Begining in 2013 the FDA began to look at the claims made by companies regarding their antibacterial soaps. And while these companies presented results from Efficacy and Zone Of Inhibition laboratory tests, often misrepresented as clinical studies, they offered consumers no evidence that their soaps reduced the risk of infection. Despite their marketing claims, inferences, paid endorsements and reviews, according to Colleen Rodgers, Ph.D., a leading microbiologist at the FDA, “There currently is no evidence that over-the-counter (OTC) antibacterial soap products are any more effective at preventing illness than washing with plain soap and water.”
And this statement refers to antibacterial soaps that utilized a known and proven antibacterial agent, so the implications for products with weak concentrations of Essential Oils such as Tea Tree or Eucalyptus is clear. As “The Good Science” tells us that concentrations of 20% or more of these essential oils is required to kill harmful bacteria, fungus or viruses.
But similar to the FDA consumers who research and make decisions based on “The Good Science” will demand that companies provide a comparison between their products and regular soap and water in these laboratory tests or produce true Efficacy Studies. Of course informed consumers know, as the FDA has pointed out, that the results will be the same. A situation Wadsworth High School was facing when it switched to MicroArmor products after experiencing two years of their worst skin infection rates. (See Latest News Nov. 2015)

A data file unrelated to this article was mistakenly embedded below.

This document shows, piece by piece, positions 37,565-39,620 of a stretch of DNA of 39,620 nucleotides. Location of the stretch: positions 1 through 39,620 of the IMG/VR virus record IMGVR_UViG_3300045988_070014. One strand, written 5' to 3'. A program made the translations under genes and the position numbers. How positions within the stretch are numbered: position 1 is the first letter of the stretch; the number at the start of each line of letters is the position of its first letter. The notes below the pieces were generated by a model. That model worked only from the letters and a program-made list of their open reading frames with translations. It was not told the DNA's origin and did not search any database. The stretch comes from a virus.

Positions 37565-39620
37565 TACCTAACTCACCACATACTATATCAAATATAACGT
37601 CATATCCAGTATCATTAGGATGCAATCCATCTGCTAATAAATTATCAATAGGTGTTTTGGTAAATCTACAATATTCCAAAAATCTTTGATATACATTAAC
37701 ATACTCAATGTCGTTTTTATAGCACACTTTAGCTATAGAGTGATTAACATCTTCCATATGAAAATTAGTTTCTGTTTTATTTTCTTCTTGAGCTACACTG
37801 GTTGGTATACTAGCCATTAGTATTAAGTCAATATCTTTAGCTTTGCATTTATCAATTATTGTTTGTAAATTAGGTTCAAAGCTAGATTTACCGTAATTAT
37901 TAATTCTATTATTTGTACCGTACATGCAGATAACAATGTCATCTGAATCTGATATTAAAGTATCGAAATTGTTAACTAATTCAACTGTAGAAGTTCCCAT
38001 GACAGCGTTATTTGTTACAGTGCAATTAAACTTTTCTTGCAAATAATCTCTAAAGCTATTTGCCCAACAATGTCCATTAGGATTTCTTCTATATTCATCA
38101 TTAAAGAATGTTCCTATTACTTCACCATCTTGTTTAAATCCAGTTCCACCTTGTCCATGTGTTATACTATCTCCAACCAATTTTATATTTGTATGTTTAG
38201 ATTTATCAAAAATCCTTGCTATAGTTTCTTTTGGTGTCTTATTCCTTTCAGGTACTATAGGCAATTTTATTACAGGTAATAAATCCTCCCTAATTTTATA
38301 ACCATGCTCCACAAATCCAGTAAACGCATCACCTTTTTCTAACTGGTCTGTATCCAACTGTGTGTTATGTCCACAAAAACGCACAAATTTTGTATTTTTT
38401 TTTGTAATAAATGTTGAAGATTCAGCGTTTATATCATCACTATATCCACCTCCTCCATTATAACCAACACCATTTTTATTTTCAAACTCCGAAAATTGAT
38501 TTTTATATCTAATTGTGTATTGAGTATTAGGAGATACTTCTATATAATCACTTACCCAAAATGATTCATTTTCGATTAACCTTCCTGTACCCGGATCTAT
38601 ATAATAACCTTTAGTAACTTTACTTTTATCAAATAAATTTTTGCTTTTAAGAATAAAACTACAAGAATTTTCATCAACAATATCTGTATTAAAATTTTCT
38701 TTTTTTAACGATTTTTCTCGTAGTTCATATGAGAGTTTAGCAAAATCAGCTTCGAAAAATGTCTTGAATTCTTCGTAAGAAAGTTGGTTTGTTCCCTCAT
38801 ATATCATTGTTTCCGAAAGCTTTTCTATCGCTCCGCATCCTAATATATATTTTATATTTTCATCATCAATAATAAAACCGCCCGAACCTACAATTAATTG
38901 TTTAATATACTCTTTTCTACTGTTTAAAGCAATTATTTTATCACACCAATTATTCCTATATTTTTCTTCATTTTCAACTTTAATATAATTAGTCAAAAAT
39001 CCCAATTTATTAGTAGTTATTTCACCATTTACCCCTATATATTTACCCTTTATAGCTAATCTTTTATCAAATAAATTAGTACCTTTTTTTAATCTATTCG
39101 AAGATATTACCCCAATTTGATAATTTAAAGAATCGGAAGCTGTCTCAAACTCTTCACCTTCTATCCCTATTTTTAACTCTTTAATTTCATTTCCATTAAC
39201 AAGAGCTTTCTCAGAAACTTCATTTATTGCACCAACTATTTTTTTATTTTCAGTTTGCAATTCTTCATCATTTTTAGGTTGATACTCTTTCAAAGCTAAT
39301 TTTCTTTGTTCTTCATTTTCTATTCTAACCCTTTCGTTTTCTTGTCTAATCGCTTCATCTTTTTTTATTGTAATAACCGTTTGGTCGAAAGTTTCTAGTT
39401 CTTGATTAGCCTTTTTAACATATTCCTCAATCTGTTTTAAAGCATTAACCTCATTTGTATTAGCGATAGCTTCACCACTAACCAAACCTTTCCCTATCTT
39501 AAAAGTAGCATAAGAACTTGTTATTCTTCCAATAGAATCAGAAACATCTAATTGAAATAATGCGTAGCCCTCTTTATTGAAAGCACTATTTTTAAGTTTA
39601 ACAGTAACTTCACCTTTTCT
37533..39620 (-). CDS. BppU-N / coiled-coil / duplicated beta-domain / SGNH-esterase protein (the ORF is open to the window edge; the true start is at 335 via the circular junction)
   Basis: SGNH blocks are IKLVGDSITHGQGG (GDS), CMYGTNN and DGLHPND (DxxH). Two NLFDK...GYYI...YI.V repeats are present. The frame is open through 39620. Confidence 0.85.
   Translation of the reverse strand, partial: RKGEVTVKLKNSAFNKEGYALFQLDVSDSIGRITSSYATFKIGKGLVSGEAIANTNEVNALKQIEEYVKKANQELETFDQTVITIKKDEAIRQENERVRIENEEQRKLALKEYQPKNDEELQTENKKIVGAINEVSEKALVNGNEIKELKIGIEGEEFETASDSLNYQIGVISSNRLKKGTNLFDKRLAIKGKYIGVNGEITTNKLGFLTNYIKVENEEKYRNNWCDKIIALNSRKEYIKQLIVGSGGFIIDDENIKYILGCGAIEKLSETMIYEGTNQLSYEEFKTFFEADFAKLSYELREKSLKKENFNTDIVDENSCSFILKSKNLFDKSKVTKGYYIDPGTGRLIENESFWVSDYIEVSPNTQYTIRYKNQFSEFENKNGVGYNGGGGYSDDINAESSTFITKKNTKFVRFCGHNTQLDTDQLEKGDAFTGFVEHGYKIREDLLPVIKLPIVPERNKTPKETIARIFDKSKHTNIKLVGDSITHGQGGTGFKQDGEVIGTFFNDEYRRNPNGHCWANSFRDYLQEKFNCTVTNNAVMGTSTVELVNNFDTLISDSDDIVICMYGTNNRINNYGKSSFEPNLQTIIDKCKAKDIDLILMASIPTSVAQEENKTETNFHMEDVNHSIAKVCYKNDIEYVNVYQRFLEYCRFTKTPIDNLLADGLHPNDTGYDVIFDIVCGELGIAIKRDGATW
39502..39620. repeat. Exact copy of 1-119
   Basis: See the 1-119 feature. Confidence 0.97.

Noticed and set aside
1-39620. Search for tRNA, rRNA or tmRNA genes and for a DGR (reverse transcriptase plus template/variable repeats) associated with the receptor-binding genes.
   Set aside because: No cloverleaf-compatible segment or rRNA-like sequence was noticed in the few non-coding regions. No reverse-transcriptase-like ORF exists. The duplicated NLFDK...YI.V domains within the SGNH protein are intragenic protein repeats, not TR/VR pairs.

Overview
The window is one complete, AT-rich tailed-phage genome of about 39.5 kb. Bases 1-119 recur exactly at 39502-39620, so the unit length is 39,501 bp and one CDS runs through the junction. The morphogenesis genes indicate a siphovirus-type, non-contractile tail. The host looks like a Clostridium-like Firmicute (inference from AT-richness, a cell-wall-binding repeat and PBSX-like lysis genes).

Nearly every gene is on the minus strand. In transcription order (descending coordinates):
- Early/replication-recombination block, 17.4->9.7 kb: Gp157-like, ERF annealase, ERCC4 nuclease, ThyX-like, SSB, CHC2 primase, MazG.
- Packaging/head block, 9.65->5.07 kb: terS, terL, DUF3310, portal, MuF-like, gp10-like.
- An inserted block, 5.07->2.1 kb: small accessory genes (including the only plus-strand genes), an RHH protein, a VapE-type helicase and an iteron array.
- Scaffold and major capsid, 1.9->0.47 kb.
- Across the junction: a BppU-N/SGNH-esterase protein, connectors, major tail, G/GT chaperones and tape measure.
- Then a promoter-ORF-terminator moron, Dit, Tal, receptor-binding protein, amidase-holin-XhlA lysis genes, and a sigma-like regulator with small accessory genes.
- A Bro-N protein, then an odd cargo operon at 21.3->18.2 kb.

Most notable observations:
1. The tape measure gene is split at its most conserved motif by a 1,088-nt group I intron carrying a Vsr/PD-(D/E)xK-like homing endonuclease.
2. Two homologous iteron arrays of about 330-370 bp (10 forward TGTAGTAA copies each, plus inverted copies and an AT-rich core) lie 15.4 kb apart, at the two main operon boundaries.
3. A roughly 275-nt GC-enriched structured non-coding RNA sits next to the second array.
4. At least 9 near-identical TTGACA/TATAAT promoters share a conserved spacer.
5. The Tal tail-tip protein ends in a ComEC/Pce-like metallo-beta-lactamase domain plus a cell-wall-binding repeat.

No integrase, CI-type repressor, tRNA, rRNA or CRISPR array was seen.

So rather than spend you hard earn money on an overpriced bar of soap and related products, direct your AD and coaches to invest in products that are Proven Effective at killing bacteria, viruses and fungus on Athletic Surfaces, Athletic Equpment, Athletic Uniforms & Workout Gear and Athletic Footwear. The same level of proof that the Ohio High School Wrestling Coahes Association and Ohio High School Football Coaches Association demanded when they selected MicroArmor Antimicrobial Products.